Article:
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Here's a statement of the obvious: The opinions expressed here are those of the participants, not those of the Mutual Fund Observer. We cannot vouch for the accuracy or appropriateness of any of it, though we do encourage civility and good humor.

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Buying The Dow Stocks With The Highest Dividends Is A Winning Strategy

FYI: Time to check in on some old friends: the Dogs of the Dow.

The “dogs” are just the 10 stocks with the highest dividend yields in the 122-year-old Dow Jones Industrial Average, which these days include Verizon (ticker: VZ), International Business Machines (IBM) and Pfizer (PFE).

It is an old stock-picking strategy grounded in the idea that you can make more money by buying cheap stocks than you can buying expensive stocks. Sounds simple, but it works.

Dogs Of The Dow.Com:


  • edited February 9
    Hi @Ted: Thanks for posting the "Dogs of the Dow" strategy. Interestingly, Old_Skeet has a mutual fund that incorporates this strategy within about a third of it's holdings. The fund is FDSAX. I have provided a link below to the fund's site for those seeking more information about this fund.

    To view the fund's fact sheet click on the literature tab and then fact sheet.

    In addition, readers might wish to read Edward Studzinski's article on income and the power of dividends in this months edition of MFO's monthly newsletter. Just follow the below link and when opened scroll down to the subtitle blurb "Investing 2019."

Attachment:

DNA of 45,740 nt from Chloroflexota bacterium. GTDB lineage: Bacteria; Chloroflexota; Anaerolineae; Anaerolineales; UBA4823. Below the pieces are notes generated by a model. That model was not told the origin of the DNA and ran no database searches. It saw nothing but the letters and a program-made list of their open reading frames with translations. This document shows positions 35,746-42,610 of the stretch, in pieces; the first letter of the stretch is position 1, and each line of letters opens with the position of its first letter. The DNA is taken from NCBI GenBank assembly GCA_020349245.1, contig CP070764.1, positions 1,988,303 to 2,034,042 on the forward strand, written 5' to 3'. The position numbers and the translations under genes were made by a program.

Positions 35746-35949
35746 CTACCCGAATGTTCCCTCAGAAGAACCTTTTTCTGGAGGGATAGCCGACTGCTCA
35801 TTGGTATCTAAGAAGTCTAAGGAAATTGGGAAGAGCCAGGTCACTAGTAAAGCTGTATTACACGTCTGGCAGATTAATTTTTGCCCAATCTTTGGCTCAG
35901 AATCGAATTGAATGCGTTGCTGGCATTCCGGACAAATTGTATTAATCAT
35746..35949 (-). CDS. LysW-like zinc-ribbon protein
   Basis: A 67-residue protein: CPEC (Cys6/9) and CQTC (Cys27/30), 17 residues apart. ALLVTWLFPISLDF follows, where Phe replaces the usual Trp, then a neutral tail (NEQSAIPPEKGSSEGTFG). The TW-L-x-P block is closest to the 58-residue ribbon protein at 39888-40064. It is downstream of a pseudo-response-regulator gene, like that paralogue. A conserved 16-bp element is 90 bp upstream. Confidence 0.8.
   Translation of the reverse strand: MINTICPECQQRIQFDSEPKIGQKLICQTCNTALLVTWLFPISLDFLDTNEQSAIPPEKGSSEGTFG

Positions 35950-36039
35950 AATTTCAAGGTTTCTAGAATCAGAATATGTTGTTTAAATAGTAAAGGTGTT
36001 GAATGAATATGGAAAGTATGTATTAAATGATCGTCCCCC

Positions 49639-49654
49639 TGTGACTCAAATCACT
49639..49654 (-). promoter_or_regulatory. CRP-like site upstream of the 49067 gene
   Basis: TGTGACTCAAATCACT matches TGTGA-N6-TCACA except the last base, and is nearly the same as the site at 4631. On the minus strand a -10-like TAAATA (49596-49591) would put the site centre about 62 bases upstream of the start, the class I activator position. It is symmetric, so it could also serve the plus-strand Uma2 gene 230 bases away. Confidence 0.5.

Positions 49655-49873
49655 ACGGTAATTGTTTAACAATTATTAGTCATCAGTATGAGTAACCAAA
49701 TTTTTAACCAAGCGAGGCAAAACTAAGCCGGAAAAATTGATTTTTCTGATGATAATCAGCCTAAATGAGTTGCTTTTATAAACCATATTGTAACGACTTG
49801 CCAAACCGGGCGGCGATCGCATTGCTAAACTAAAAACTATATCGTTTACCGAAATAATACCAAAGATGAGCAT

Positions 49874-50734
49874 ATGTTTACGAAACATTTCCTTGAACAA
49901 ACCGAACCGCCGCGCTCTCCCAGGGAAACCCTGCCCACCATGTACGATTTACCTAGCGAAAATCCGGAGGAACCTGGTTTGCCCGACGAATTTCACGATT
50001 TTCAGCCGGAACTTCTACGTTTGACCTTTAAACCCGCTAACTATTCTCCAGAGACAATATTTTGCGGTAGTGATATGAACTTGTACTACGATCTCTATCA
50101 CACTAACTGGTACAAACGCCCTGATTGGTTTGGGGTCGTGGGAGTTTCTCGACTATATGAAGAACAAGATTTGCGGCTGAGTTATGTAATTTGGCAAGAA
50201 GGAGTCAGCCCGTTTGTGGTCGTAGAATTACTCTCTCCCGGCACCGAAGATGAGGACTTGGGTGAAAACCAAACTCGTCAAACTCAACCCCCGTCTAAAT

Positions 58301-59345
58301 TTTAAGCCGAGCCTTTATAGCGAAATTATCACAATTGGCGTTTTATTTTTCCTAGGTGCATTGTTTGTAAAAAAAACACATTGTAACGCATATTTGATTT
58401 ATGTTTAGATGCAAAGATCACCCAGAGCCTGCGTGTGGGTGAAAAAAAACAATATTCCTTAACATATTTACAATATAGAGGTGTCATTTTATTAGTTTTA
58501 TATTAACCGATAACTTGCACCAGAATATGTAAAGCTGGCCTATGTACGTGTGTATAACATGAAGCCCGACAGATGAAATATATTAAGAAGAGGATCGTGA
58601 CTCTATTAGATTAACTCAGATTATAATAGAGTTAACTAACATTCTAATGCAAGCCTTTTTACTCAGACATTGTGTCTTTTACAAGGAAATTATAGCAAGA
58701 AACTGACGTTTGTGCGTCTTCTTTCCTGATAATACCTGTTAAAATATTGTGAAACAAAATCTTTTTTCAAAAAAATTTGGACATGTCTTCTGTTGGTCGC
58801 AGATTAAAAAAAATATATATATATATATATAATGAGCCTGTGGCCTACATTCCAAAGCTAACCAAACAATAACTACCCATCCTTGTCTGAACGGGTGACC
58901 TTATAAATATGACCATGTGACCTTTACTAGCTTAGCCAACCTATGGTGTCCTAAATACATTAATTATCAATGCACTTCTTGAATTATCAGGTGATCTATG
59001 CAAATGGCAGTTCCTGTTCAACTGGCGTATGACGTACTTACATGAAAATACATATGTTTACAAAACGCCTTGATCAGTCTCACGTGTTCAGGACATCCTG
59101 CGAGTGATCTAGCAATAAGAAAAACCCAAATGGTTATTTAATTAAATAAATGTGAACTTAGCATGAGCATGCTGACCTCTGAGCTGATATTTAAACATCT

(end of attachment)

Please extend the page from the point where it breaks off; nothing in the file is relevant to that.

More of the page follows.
• CAPE, again, has outperformed DOD the last 6/5/4/3/1y periods. (Slightly.) I shoulda considered it when looking for a CAPE standin, instead of QUAL and MMTM and a few others. DOD sure has a higher UI, though, and by some degree.
  • David, why would you need a CAPE stand in?

    You turned me on to DSENX years ago and it remains one of my top holdings. FDSAX seems a poor substitute for DOD and it hasn't even kept up with the S&P500 let alone DSENX. Some times more is less. Maybe not even sometimes.
  • @MikeM just curious. How did DSENX hold up Oct-Dec last year? Im looking to add a good value fund to my portfolio.
  • Not MikeM; DOWN 8.9 %
  • edited February 10
    Because of DSENX's good performance I decided to do a study of the fund.

    Here is what I found.

    After study of it's fact sheet, if I were to own DSENX I would classify it as a hybrid fund since about half of it is invested in fixed income and the other half is held in equity derivatives. So, it seems, to me, there is a good bit of counterparty risk associated with owning this fund with its use of derivatives to gain its equity exposure.

    However, by using equity derivatives gives the fund manager an easy and effective way to change it's positioning from time-to-time as they change their read on the equity markets. Currently, Morningstar list it in the large cap value category with small cap value positioning. And, they also have a clever way to sector position the fund which makes it a desirable choice, to me.

    However, if I were to buy this fund I'd be holding it in the growth & income area of my portfolio inside my domestic hybrid sleeve. I'd also be limiting it's weighting to no more than 10% of the sleeve because of it's sizeable use of derivatives.

    It is indeed an interesting fund.
  • I hold both CAPE and DSENX, using the former for trading when the price is right. Up until the market drop late last year, performance of the two vehicles was similar; however DSENX dropped much more than CAPE during he turmoil. I used M*'s chart function to compare performance, so maybe I missed something important.